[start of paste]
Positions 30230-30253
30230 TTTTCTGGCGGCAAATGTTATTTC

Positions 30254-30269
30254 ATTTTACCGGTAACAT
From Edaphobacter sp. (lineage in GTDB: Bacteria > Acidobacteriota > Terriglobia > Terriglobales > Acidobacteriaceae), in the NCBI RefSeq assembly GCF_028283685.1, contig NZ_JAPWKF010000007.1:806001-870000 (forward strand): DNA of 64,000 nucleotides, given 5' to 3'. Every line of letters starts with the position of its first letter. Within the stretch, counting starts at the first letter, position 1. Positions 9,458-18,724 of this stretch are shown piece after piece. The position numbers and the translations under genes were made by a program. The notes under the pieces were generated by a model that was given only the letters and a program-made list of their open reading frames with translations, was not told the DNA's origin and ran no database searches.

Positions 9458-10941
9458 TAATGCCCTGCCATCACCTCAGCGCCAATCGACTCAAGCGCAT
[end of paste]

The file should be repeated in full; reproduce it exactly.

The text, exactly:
Positions 30230-30253
30230 TTTTCTGGCGGCAAATGTTATTTC

Positions 30254-30269
30254 ATTTTACCGGTAACAT
From Edaphobacter sp. (lineage in GTDB: Bacteria > Acidobacteriota > Terriglobia > Terriglobales > Acidobacteriaceae), in the NCBI RefSeq assembly GCF_028283685.1, contig NZ_JAPWKF010000007.1:806001-870000 (forward strand): DNA of 64,000 nucleotides, given 5' to 3'. Every line of letters starts with the position of its first letter. Within the stretch, counting starts at the first letter, position 1. Positions 9,458-18,724 of this stretch are shown piece after piece. The position numbers and the translations under genes were made by a program. The notes under the pieces were generated by a model that was given only the letters and a program-made list of their open reading frames with translations, was not told the DNA's origin and ran no database searches.

Positions 9458-10941
9458 TAATGCCCTGCCATCACCTCAGCGCCAATCGACTCAAGCGCAT